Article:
Distillation - Research Article from Encyclopedia of Drugs, Alcohol & Addictive Behavior

This encyclopedia article consists of approximately 1 page of information about Distillation.
This section contains 295 words
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Distillation

Distillation is the process of purifying liquid compounds on the basis of different boiling points or the process of separating liquids from compounds that do not vaporize. Since the actual process causes liquids to precipitate in a wet mist or drops that concentrate and drip, the word derives from the Latin de (from, down, away) + stillare (to drip).

In the simplest form of distillation, saltwater can be purified to yield freshwater by steam distillation, leaving a residue of salt. Distillation is also the process by which alcohol (ethanol, also called ethyl alcohol) as liquors or spirits, are separated from fermenting mashes of grains, fruits, or vegetables. When this process is used to distill alcohol, it is based on the following: Ethyl alcohol (C2H6O) has a lower boiling point than does water (78.5°C versus 100°C), so alcohol vapors rise first into the condenser, where cool water circulates around the outside of the condenser, causing the alcohol vapors to return to liquid form and drop into the collection flask. The purity of the distillate can be increased by repeating the process several times.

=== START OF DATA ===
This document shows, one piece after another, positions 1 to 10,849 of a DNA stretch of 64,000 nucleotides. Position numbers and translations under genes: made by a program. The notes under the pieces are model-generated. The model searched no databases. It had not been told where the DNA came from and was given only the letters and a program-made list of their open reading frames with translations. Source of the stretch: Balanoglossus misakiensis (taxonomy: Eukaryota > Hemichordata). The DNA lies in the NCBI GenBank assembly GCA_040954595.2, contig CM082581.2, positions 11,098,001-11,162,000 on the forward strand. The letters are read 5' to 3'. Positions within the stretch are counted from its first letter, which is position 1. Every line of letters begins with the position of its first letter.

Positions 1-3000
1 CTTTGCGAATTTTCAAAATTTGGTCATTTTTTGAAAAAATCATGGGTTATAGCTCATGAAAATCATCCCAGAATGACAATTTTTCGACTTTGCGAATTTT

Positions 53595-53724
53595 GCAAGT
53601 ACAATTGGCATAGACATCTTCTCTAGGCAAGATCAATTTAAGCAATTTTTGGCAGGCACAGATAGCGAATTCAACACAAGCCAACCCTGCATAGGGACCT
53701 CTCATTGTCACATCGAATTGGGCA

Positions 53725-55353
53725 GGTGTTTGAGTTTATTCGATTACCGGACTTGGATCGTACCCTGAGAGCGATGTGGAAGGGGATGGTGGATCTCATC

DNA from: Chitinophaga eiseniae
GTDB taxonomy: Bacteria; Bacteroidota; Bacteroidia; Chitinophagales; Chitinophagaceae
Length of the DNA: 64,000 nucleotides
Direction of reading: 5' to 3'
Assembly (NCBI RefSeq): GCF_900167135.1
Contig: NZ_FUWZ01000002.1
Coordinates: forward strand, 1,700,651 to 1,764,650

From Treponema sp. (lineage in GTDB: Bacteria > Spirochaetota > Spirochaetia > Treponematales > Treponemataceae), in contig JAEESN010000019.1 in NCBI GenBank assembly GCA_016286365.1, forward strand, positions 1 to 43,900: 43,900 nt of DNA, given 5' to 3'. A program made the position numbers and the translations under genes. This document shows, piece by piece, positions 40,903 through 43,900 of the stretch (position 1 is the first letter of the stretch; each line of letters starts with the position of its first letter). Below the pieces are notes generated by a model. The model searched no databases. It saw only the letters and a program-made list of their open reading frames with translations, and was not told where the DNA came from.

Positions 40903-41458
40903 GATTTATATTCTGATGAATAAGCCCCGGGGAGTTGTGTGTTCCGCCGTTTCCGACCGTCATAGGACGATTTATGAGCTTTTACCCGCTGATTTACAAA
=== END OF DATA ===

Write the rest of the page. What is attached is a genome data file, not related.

About 800 A. D., the process of distillation was evolved by the Arabian alchemist Jabir (or Geber) ibn Hayyah. He may also have named the distillate alcohol, since the word derives from an Arabic root, al-kuhul, which refers to powdered antimony (kohl) used as an eye cosmetic in the Mediterranean region; with time and use it came to mean any finely ground substance, then the "essence," and eventually, the essence of wine—its spirit, or alcohol. It came into English from Old Spanish, from the Arabic spoken by the Moors of the Iberian peninsula during their rule there (750-1492 A. D.).

Beers and Brews; Distilled Spirits, Types Of; Fermentation)

Bibliography

LUCÍA, S. P. (1963). Alcohol and civilization. New York:McGraw-Hill.

This section contains 295 words
(approx. 1 page at 300 words per page)
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Macmillan
Distillation from Macmillan. Copyright © 2001-2006 by Macmillan Reference USA, an imprint of the Gale Group. All rights reserved.
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